To kick this off, I would like to share Diana Kennedy’s recipe for tortilla soup. I credit her, but this recipe is best characterized as Mexican patrimony, not so much a recipe as a Platonic ideal passed down through generations of Mexican mothers. It’s so delicious because it’s so simple – the perfect trifecta of tomatoes, corn and onions with the punch of cilantro. And you get to load on tons of delicious toppings.

For those who aren’t familiar with her, Diana Kennedy is to Mexico what Julia Childs is to France, in a way. The wife of a correspondent for the New York Times, she lived in Mexico for many years, going on to collect a huge compendium of traditional recipes from every nook and cranny of Mexico, an undertaking which vaulted her to the Order of the Aztec Eagle, an honor the Mexican government reserves for foreigners who give great service to the country. Many of the recipes in her books are so authentic, you’d be hard-pressed to readily duplicate them in your American kitchen, but I love trying anyway.

Here is her recipe, with some of my notes:

Tortilla Soup

Diana Kennedy

5 large ripe tomatoes or two 14 1/2 ounce cans of whole tomatoes, drained

1 large white onion, chopped

2 cloves of garlic, chopped

6 springs cilantro

1/4 c. canola oil

2 quarts of chicken broth

2 cups of frozen corn kernels

Broil the tomatoes in the oven – I have done this with both fresh and canned tomatoes. Broil them until there are some burned patches, turning them a couple of times. This does wonders for enhancing the flavor and is a step you should not skip!! Toss the onion, cilantro and garlic in the blend. Drop in the tomatoes and blend until well-mixed but still with some rough texture. Heat the canola oil in your pot. Dump the tomato mixture on top – it will sizzle! Once it has darkened slightly, add the chicken broth and corn. Bring it to a boil, then let it simmer for about 10 minutes and serve.

The toppings are key! I am a huge fan of the pasilla chiles, which are not terribly spicy and give an incredible rich flavor to the broth. **To make the tortilla strips, take corn tortillas (not flour) and cut them into 1/4 inch strips, laying them out on a flat cookie tin. Stick this in the broiler and keep a close eye on it, toasting for a few minutes until light brown and crispy. Flip the strips and toast for just a minute more. Careful- I’ve burned many batches of these. Alternately, you can crumble tortilla ships in the soup, but the strips are SO much better.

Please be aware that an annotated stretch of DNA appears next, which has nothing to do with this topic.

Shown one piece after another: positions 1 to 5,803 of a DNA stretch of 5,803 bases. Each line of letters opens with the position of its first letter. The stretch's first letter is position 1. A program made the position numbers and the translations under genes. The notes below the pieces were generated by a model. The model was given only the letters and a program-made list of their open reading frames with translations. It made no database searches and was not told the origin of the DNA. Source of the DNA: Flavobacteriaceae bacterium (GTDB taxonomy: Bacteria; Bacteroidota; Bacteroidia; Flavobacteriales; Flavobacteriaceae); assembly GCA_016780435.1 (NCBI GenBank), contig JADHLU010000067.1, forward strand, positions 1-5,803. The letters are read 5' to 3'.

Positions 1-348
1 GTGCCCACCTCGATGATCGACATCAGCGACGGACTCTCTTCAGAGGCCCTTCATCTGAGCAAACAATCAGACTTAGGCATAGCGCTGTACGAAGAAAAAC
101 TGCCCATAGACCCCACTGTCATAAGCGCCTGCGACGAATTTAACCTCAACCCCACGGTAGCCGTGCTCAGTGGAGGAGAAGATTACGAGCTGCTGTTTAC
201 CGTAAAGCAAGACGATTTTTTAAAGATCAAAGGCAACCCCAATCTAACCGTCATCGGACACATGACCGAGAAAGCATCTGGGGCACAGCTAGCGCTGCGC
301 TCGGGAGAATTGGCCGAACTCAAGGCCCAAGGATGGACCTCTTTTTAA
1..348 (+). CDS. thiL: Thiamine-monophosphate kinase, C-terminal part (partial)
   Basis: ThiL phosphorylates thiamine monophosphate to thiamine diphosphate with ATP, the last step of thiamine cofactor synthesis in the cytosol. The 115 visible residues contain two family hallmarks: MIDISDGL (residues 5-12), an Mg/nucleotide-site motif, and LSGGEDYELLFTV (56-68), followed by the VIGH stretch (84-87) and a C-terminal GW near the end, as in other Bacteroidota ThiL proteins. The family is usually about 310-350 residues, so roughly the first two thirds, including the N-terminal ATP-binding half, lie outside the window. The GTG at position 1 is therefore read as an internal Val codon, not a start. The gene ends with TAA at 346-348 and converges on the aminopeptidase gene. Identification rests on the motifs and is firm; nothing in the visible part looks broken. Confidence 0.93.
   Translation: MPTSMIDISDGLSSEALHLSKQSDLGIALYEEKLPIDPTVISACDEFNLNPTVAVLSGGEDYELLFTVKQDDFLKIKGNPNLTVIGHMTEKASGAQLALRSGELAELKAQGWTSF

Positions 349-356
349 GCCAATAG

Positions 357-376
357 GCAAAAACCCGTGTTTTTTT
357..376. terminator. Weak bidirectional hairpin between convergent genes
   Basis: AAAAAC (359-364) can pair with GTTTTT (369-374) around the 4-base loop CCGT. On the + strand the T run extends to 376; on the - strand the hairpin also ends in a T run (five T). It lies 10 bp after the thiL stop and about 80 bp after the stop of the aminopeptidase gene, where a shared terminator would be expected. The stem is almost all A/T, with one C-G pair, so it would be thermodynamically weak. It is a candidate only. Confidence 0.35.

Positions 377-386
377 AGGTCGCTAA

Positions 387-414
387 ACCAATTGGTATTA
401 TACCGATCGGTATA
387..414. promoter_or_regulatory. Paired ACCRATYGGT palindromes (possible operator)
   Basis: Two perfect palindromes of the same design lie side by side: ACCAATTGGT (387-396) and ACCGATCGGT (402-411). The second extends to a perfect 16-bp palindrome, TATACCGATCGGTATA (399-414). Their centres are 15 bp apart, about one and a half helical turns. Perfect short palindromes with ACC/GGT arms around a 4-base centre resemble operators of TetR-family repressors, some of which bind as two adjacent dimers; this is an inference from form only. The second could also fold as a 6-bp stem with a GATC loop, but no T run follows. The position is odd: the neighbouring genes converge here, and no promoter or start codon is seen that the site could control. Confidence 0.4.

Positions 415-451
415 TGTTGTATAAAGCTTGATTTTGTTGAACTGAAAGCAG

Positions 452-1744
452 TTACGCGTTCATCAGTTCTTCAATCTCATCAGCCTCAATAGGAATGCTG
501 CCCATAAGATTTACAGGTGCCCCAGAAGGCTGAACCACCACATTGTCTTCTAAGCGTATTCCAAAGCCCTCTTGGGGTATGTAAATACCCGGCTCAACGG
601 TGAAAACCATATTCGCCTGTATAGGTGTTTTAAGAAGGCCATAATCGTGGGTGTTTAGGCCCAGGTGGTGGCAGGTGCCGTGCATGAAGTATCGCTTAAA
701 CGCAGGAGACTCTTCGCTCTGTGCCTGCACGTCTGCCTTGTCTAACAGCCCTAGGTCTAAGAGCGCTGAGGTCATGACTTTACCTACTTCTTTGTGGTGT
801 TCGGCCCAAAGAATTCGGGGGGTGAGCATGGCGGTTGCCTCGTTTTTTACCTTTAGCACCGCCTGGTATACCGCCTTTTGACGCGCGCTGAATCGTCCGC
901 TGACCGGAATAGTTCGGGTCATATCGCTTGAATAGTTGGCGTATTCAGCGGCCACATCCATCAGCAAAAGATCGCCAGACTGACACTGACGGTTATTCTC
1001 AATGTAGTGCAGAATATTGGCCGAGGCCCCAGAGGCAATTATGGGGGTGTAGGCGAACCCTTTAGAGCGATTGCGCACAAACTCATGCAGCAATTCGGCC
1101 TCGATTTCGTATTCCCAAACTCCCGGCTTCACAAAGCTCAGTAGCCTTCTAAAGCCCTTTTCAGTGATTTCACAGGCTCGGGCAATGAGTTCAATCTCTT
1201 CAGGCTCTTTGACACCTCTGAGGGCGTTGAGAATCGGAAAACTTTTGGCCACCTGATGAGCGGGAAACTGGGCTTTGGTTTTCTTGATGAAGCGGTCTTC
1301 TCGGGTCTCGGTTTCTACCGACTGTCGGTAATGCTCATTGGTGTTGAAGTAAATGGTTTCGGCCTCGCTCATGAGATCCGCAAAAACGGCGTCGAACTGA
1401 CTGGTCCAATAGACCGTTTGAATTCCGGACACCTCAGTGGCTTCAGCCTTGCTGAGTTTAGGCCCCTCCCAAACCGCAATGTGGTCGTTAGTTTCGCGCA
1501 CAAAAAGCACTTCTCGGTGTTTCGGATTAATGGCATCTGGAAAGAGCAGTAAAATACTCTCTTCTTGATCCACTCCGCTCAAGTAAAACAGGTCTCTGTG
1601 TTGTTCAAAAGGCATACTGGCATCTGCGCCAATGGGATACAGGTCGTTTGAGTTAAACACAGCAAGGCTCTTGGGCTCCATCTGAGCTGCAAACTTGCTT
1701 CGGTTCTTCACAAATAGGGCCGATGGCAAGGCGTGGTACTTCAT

Toppings

Crema (or sour cream)

Avocado, diced

Diced onion

Cilantro

Pork rinds

Queso fresco

Dried pasilla chiles, cut into strips

Limes

Tortilla strips**

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Filed under Mexico, Recipes

El Tepeyac: Take 2

My neighbor recently read my blog post on El Tepeyac (Bigger is better, except if it’s not authentic) and asked me why I was so tough on El Tepeyac. In all fairness, I did give El Tepeyac another shot and found it better on the second and third go-rounds. We ordered a burrito drenched in enchilada sauce and it worked out pretty well, so officially, my three stars review still holds, but it’s not like I won’t go to eat there on a Friday night when the meal budget is $5 each.
I decided to take a more positive spin on the restaurant reviewing however and actively support some of my favorite restaurants here in East LA. Soooo…if you’re looking for something BESIDES El Tepeyac (which is NEVER hard up for business), here are a few of my picks!

Best places to eat Mexican food in East LA besides El Tepeyac

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Filed under Los Angeles, Uncategorized

Bigger is better, except if it’s not authentic

This weekend, I finally decided to walk a couple blocks from my house and eat at the fabled El Tepeyac Cafe on Evergreen. It had been recommended to me by an LA-native before I even left the wine country and the guy who turned on my gas also gave it the thumbs up. Two sources plus my independent reconnaissance which revealed an almost constant line in front = Worth trying at least once.
I’m sorry to say I probably won’t go back. Not because it wasn’t tasty – it just simply wasn’t tasty enough nor was the ambience so compelling that I’ll shell out $9 for a burrito (even if it did weigh about 4 lbs).
The experience did get me thinking about authenticity however – especially after I scrolled through some of the online reviews on Yelp.
The amateur food reviewers split into one of two categories: enthusiastic eaters wowed by the biggest burritos this side of the Mississippi and haters who complain that the place is no good because it’s not “authentic.” A representative sampling of the tenor of the conversation: